• w3c didn’t “start working on a new Dom”. They copy/backport changes from whatwg hoping to provide stable releases for living standards
                                                    • this has nothing to do with DRM (or EME). These after completely different people!
                                                    • this isn’t about lobby groups, neither is this avout influencing politics in the US or anywhere.

                                                    I’m not speaking on behalf of my function in the w3c working group I’m in, nor for Mozilla. But those positions provided me with the understanding and background information to post this comment.

                                                    1. 8

                                                      XHTML had little traction, because of developers

                                                      I remember that in early 2000s everyone started to write <br/> instead of <br> and it was considered cool and modern. There were 80x15 badges everywhere saying website is in xhtml. My Motorola C380 phone supported wap and some xhtml websites, but not regular html in builtin browser. So I had impression that xhtml was very popular.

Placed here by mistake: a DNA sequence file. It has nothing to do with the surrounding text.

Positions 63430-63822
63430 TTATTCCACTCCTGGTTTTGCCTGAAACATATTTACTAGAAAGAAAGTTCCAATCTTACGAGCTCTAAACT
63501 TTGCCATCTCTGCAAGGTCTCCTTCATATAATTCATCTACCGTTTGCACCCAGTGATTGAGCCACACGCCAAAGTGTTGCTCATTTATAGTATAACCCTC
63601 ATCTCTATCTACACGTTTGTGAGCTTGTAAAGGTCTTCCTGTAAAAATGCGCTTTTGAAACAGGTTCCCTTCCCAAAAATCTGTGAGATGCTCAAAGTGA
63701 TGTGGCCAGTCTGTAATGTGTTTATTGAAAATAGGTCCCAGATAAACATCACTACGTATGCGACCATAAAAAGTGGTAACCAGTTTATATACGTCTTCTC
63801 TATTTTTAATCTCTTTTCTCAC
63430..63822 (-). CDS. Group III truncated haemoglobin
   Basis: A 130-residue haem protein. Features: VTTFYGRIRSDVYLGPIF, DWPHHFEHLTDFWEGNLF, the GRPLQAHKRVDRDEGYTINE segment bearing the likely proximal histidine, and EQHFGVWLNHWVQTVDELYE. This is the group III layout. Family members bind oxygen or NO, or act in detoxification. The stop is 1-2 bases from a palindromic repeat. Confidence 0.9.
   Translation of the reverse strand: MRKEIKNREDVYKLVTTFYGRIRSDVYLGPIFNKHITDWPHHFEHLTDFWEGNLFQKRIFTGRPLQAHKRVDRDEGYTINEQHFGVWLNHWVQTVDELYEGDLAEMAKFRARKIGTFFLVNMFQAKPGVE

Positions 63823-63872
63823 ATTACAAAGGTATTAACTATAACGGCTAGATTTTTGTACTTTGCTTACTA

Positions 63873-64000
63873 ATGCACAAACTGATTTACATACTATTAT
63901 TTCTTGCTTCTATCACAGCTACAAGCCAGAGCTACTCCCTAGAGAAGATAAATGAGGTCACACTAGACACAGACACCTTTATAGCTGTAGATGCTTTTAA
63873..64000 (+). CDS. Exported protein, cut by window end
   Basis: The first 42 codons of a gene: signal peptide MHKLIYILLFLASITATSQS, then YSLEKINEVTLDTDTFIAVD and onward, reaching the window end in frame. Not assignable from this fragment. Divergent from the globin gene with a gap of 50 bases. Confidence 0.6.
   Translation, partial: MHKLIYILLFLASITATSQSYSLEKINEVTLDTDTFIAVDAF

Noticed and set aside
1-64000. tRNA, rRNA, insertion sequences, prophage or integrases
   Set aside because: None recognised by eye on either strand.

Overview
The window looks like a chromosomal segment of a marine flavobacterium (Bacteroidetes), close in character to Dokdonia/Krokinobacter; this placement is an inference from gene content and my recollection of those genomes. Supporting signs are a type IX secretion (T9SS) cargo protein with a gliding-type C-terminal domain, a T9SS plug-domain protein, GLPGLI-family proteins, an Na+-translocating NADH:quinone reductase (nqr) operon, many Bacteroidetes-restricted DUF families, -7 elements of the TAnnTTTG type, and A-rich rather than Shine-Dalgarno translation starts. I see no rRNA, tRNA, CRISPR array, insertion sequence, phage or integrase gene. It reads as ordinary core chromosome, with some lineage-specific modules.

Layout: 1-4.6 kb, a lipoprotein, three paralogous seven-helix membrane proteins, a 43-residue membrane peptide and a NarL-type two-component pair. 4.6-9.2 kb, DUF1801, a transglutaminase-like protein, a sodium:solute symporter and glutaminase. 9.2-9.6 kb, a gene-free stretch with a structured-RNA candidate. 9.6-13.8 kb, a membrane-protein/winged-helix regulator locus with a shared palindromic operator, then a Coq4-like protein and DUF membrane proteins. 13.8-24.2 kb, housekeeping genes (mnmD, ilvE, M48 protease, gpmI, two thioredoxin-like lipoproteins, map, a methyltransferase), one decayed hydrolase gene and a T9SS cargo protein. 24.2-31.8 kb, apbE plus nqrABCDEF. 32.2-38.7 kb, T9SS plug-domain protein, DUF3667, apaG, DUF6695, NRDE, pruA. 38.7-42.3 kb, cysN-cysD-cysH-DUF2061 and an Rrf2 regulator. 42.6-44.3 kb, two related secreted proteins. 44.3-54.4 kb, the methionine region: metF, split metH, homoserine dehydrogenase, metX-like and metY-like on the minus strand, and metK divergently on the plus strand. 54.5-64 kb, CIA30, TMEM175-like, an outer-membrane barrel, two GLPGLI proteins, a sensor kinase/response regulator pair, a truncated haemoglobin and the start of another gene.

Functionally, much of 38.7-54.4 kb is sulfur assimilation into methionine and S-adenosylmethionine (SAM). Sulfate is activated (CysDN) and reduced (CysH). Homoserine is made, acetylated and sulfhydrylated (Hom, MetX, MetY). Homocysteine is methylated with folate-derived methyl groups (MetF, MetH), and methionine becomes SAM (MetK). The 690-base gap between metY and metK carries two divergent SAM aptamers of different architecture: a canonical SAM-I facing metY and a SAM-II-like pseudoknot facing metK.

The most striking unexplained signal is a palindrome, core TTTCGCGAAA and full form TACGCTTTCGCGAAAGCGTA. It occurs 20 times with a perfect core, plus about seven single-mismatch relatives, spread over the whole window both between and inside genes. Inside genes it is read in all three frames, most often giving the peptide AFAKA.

1. 6

                                                        xhtml made testing much easier. For me it changed many tests from using regexps (qr#<title>foo</title>#) to using any old XML parser and XPATH.

                                                        1. 3

                                                          Agreed. Worth noting that, after the html5 parsing algorithm was fully specified and libraries like html5lib became available, it became possible to apply exactly the same approach with html5 parsers outputting a DOM structure and then querying it with xpath expressions.

                                                      2. -1

                                                        This is an interesting interpretation, but I’d call it incorrect.

                                                        You are welcome. But given your arguments, I still stand with my political interpretation.

                                                        the reason to create whatwg wasn’t about control

                                                        I was 24 back then, and my reaction was “What? Why?”.

                                                        My boss commented: “wrong question. You should ask: who?”

                                                        XHTML had little traction, because of developers